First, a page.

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Kristen Kinnear-Ohlmann
Kristen Kinnear-Ohlmann

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Basic Setup for Azure Cosmos DB and Example Node App

I have had an opportunity to work on a project that uses Azure Cosmos DB with the MongDB API as the backend database. I wanted to spend a little more time on my own understanding how to perform basic setup and a simple set of CRUD operations from a Node application, as well as construct an easy-to-follow procedure for other developers.

I have an Azure account that I created to explore Microsoft's capabilities, which I used to write this blog. At the time I created my account, I was not able to use a Gmail account, although this may have changed. If you are interested in following the steps below, I recommend getting your Azure account established first.

Create and Configure Cosmos DB instance

After logging into Azure, the first step is to navigate to Portal, which contains all of the Azure cloud-based services.

Azure Portal

Services are pay per use and you'll be asked to provide a credit card even for the free trial. Make a note of when your trial period ends, so you can be aware when charges will start to accrue. As with other clouds, costs for smaller, personal applications will be nominal, but it is worth ensuring you know when the trial period ends to monitor use.

Locate the Cosmos DB option to start creating the service.

Azure Cosmos DB icon

If this is the first instance to be created, the option to create a new account will be the main content on the page.

Azure Create new Cosmos DB account

The first part of configuration is selecting a connection API. Microsoft encourages you to use the Core (SQL) option, which correlates to familiar SQL syntax for creating and using resources; there are SDKs for .NET, Javascript, Python and Java. There are a number of other APIs available, each with a description of their capabilities. The project I was modeling used the document database MongoDB API, so I selected Azure Cosmos DB API for MongoDB.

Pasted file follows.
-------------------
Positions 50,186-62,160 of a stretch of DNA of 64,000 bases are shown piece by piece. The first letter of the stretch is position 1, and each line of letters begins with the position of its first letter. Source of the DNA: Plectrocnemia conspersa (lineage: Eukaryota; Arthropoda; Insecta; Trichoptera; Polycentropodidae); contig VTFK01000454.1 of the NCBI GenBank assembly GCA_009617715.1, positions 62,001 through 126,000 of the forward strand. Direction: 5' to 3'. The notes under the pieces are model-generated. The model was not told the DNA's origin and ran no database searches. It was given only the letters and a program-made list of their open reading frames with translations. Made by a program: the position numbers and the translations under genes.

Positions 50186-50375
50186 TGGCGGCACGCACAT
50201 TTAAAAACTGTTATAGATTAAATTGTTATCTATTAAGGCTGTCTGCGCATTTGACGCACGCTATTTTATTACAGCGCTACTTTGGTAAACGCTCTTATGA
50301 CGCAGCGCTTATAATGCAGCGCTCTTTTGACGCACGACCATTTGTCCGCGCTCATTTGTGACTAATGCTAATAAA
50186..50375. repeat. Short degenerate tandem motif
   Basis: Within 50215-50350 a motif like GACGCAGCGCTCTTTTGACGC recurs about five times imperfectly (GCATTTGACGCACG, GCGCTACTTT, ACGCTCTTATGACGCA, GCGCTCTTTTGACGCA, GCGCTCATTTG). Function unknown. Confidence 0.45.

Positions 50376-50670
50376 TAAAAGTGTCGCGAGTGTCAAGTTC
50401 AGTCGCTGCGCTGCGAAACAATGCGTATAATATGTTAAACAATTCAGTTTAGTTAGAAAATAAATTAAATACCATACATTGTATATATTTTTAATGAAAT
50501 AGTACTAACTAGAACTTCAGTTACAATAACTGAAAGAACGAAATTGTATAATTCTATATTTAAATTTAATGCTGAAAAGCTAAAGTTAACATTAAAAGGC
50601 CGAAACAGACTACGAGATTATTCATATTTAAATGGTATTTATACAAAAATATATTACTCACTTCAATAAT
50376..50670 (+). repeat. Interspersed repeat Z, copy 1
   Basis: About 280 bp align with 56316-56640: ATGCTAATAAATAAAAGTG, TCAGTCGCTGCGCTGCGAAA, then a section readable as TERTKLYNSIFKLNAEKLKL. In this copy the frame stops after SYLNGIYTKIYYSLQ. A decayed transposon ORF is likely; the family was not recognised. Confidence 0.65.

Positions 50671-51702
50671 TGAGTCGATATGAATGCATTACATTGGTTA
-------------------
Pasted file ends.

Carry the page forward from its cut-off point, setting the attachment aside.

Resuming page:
Azure choose database connection API

The second part of configuration is the project details:

  • Resource Group: Likely you will need to create a new Resource Group to have a selection. Resource Groups are similar to folders, used to organize and manage resources. I named mine SampleMongo.
  • Account Name: This is a unique account name; requirements are that it must be lower case and hyphen is the only character allowed other than letters. I named mine samplemongoacct.
  • Capacity mode: The project I was modeling was created as Serverless, so I selected that option.

After clicking Review + Create, review the options that were set and click Create. Once the deployment is complete, click Go to resource to see the quick start information. This includes the connection string for your instance. I copied the Node version of the connection string.

Azure Cosmos DB quick start

Click on Data Explorer in the left navigation to access the options to create a new database and new collections.

Azure Cosmos DB data explorer navigation item

The highest-level container is Database, which Microsoft defines as a "logical container of one or more collections". Choose New Database from the main content dropdown. The single configuration item is Database id, which is simply a unique name; I named my database Interests so I can make collections of data about hobbies and interests I have.

Azure Cosmos DB create database

Once the database is created, you will be able to see it in the main content page.

Azure CosmosDB database created

Next, choose New Collection from the 3 dots menu next to the database to create a collection for that database. The collections will hold documents that contain related information.

Azure Cosmos DB create collection